Turkey’s main opposition Republican People’s Party (CHP) leader Kemal Kılıçdaroğlu has urged the Assembly of Parliamentarians of the Organization for Security and Cooperation in Europe (OSCE) to examine the heavy presure of the Turkish government under the rule of autocratic President Recep Tayip Erdoğan on the Turkish media.
Kılıçdaroğlu met the delegation of senior OSCE parliamentarians on Thursday and reportedly stressed that the Turkish government was putting “huge pressure” on the Turkish media, particularly after the July 15, 2016 coup attempt.
A senior delegation of parliamentarians from the OSCE Parliamentary Assembly, headed by OSCE PA Vice-President George Tsereteli, has oncluded a series of meetings in İstanbul and Ankara on Thursday, and noted the extraordinary challenges faced by Turkey, including from terrorism, large migration flows, and the aftermath of the July 2016 failed coup.
According to a press statement by OSCE, the delegation reiterated the strong solidarity of the Parliamentary Assembly with the Turkish people in their fight for the preservation of democratic institutions following the July 2016 failed coup.
“Facing the multiple challenges of hosting millions of refugees, being on the frontline of the fight against terrorism, and still addressing the consequences of a failed coup all place a very heavy burden on the people and the institutions of Turkey. We stand with them in dealing with all of these issues, and will continue to offer any support we can,” said Tsereteli.
“As the Turkish people seek to defend democracy, full transparency is the best tool to rebuild trust and ensure rule of law. We encourage the government to bring as much clarity and openness as possible to the processes being pursued to fight the threats facing the country, and encourage continued active work and oversight by the media and civil society,” continued Tsereteli.
According to OSCE statement, the delegation members stressed the importance of making appropriate and proportionate use of the extraordinary measures provided by the state of emergency, and noted the intention of the government to this end. Noting that tens of thousands of public servants have been dismissed from their jobs, with consequences for social cohesion, the delegation also reiterated the need, especially under the state of emergency, for clear legal procedures and appeals processes to safeguard the rights of all people and ensure against innocents being caught in proceedings. At a time of large turnover of staff in the judiciary, delegation members stressed that the effective independence of the judicial branch must be maintained.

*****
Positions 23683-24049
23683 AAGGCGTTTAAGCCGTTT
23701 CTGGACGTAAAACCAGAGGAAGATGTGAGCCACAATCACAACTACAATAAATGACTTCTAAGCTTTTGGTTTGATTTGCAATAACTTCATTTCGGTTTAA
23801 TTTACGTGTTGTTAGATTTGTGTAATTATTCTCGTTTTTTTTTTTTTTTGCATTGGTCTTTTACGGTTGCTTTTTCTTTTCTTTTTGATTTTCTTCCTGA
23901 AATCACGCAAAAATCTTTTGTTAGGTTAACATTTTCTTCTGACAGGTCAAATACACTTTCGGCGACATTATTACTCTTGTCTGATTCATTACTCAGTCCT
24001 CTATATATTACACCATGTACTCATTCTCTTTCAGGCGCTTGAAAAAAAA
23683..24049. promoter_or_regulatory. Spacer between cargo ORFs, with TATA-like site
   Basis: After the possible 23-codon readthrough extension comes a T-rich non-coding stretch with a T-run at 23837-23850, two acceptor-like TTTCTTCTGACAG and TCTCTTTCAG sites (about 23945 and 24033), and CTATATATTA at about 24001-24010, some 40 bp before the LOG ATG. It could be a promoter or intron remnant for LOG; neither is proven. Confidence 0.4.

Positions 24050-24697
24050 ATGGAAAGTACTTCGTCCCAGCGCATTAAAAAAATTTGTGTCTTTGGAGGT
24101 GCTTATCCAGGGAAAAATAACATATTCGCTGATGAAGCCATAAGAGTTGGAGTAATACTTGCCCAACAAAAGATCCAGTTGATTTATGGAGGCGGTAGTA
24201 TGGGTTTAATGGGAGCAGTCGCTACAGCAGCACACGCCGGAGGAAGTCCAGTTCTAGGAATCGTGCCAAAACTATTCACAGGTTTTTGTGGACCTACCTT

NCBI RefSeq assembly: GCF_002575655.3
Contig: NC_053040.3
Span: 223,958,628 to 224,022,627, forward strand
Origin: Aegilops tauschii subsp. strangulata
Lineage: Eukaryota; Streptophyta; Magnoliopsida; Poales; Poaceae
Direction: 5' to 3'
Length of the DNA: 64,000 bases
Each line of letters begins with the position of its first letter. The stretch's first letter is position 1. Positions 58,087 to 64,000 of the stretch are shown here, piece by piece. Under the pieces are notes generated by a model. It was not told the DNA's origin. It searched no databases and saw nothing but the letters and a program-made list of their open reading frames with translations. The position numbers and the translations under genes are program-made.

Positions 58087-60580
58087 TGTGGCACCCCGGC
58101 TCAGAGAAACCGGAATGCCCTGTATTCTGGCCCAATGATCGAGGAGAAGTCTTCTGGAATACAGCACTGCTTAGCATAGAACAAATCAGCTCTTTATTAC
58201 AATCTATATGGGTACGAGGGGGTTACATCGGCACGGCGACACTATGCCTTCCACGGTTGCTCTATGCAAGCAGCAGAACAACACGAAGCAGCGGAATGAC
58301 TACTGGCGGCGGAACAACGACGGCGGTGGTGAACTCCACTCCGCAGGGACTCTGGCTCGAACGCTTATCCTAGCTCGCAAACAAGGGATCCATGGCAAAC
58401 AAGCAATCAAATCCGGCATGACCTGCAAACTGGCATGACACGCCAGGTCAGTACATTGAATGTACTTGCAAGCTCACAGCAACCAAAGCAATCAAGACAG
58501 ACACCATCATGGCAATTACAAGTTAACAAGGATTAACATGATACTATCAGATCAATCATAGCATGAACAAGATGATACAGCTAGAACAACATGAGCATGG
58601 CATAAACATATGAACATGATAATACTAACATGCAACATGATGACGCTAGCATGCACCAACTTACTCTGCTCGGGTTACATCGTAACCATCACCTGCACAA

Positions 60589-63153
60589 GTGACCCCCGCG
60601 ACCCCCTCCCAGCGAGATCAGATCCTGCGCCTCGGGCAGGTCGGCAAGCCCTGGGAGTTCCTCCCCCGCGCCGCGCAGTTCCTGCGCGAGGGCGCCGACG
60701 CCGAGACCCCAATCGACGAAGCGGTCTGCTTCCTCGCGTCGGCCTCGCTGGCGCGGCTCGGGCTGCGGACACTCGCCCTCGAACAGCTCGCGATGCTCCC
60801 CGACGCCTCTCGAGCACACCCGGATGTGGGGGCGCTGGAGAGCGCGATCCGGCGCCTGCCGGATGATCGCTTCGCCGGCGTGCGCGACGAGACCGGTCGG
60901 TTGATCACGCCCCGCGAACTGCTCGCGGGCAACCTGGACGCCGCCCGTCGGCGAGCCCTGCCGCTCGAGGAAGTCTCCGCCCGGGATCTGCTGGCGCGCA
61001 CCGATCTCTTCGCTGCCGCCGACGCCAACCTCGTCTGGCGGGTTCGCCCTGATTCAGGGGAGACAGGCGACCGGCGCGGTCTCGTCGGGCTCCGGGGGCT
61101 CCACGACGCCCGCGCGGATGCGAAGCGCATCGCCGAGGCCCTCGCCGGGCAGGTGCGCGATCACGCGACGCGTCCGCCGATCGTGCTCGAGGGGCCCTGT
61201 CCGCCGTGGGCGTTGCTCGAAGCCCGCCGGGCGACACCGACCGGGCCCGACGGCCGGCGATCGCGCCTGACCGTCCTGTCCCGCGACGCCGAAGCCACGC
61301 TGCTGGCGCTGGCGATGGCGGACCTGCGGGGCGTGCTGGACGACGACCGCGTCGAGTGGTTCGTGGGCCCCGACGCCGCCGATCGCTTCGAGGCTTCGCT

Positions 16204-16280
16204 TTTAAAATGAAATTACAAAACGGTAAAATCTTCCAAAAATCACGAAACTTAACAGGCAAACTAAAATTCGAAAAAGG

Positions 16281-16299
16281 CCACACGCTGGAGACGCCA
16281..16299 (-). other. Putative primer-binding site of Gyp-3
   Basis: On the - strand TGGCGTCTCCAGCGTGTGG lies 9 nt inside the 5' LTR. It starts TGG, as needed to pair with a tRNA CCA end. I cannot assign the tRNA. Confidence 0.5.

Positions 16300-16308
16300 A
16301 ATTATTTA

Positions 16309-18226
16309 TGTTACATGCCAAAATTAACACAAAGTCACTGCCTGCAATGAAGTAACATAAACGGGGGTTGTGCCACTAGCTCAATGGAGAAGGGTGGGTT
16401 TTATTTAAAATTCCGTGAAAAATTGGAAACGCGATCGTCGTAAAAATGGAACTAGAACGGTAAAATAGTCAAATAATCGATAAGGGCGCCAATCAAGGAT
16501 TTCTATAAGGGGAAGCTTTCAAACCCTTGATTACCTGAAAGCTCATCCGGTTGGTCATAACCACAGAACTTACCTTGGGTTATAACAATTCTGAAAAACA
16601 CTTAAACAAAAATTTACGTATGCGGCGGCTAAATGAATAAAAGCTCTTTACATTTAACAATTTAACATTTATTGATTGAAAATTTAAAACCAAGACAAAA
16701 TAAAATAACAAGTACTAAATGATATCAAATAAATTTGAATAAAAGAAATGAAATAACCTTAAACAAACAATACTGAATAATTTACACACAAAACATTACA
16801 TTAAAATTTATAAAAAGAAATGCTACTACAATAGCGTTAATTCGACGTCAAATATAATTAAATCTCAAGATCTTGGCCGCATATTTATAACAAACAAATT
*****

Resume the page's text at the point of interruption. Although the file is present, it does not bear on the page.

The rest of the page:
The OSCE PA members expressed their hope that the Turkish parliament would continue to play an important role in public debate on the identified challenges and oversight to ensure adherence to fundamental freedoms. In that regard, delegation members reiterated previously expressed concerns over the arrests of parliamentarians.
The delegation encouraged the authorities to make full use of the various tools provided by the OSCE in relation to the threats facing the country. They also noted that the OSCE PA and other bodies can be effective fora to help communicate to the international community the steps being taken. The OSCE Parliamentary Assembly will meet for its Annual Session in Minsk, Belarus, from July 5 to 9
The OSCE PA delegation met with Speaker of the Turkish Parliament İsmail Kahraman, Deputy Prime Minister Numan Kurtulmus, Foreign Minister Mevlut Çavusoğlu, Minister of Justice Bekir Bozdağ, leaders from all opposition parties represented in parliament, and Members of the Turkish OSCE PA Delegation headed by Vedat Bilgin. They also met with human rights and free speech advocates including from Amnesty International and Reporters Without Borders, as well as several legal experts.
The delegation was headed by OSCE PA Vice-President George Tsereteli (MP, Georgia) and included Vice-President Azay Guliyev (MP, Azerbaijan), and the Chair and Vice-Chair of the PA’s human rights committee, Ignacio Sanchez Amor (MP, Spain) Ivana Dobesova (MP, Czech Republic), OSCE PA Secretary General Roberto Montella and Mary Albon, Senior Adviser to the OSCE Secretary General.
Turkey is the leading jailer of journalists in the world. The Stockholm Center for Freedom (SCF) has documented that 264 journalists are now in jails as of May 27, most in pre-trial detention languishing in notorious Turkish prisons without even a conviction. Of those in Turkish prisons, 241 are arrested pending trial, only 23 journalists remain convicted and serving time in Turkish prisons. An outstanding detention warrants remain for 105 journalists who live in exile or remain at large in Turkey.
Detaining tens of thousands of people over alleged links to the movement, the government also closed down more than 180 media outlets after the coup attempt.
A military coup attempt on July 15 killed over 240 people. Immediately after the putsch, the Justice and Development Party (AKP) government along with Turkey’s autocratic President Recep Tayyip Erdoğan pinned the blame on the Gülen movement.
Fethullah Gülen, who inspired the movement, strongly denied having any role in the failed coup and called for an international investigation into it, but President Erdoğan — calling the coup attempt “a gift from God” — and the government initiated a widespread purge aimed at cleansing sympathizers of the movement from within state institutions, dehumanizing its popular figures and putting them in custody.
According to a report by the state-run Anadolu news agency on May 28, 154,694 individuals have been detained and 50,136 have been jailed due to alleged Gülen links since the failed coup.
June 10, 2017